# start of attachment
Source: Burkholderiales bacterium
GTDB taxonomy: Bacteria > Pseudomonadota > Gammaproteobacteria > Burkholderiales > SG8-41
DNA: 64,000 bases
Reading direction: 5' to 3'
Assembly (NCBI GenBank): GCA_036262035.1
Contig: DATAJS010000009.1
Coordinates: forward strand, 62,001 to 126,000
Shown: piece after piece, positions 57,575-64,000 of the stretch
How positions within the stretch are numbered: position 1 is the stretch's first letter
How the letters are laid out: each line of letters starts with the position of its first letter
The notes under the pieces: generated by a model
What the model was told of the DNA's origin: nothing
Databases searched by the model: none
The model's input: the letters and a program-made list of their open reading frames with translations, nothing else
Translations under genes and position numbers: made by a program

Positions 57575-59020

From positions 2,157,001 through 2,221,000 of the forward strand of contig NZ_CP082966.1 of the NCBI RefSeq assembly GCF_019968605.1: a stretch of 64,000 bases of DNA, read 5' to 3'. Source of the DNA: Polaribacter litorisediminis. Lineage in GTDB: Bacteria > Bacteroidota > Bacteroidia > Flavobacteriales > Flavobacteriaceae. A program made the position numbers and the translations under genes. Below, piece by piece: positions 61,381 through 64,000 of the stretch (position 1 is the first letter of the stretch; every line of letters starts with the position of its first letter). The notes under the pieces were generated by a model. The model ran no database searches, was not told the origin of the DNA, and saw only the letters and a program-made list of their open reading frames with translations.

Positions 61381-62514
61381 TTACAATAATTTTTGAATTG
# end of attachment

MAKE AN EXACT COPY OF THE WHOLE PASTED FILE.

Source: Burkholderiales bacterium
GTDB taxonomy: Bacteria > Pseudomonadota > Gammaproteobacteria > Burkholderiales > SG8-41
DNA: 64,000 bases
Reading direction: 5' to 3'
Assembly (NCBI GenBank): GCA_036262035.1
Contig: DATAJS010000009.1
Coordinates: forward strand, 62,001 to 126,000
Shown: piece after piece, positions 57,575-64,000 of the stretch
How positions within the stretch are numbered: position 1 is the stretch's first letter
How the letters are laid out: each line of letters starts with the position of its first letter
The notes under the pieces: generated by a model
What the model was told of the DNA's origin: nothing
Databases searched by the model: none
The model's input: the letters and a program-made list of their open reading frames with translations, nothing else
Translations under genes and position numbers: made by a program

Positions 57575-59020

From positions 2,157,001 through 2,221,000 of the forward strand of contig NZ_CP082966.1 of the NCBI RefSeq assembly GCF_019968605.1: a stretch of 64,000 bases of DNA, read 5' to 3'. Source of the DNA: Polaribacter litorisediminis. Lineage in GTDB: Bacteria > Bacteroidota > Bacteroidia > Flavobacteriales > Flavobacteriaceae. A program made the position numbers and the translations under genes. Below, piece by piece: positions 61,381 through 64,000 of the stretch (position 1 is the first letter of the stretch; every line of letters starts with the position of its first letter). The notes under the pieces were generated by a model. The model ran no database searches, was not told the origin of the DNA, and saw only the letters and a program-made list of their open reading frames with translations.

Positions 61381-62514
61381 TTACAATAATTTTTGAATTG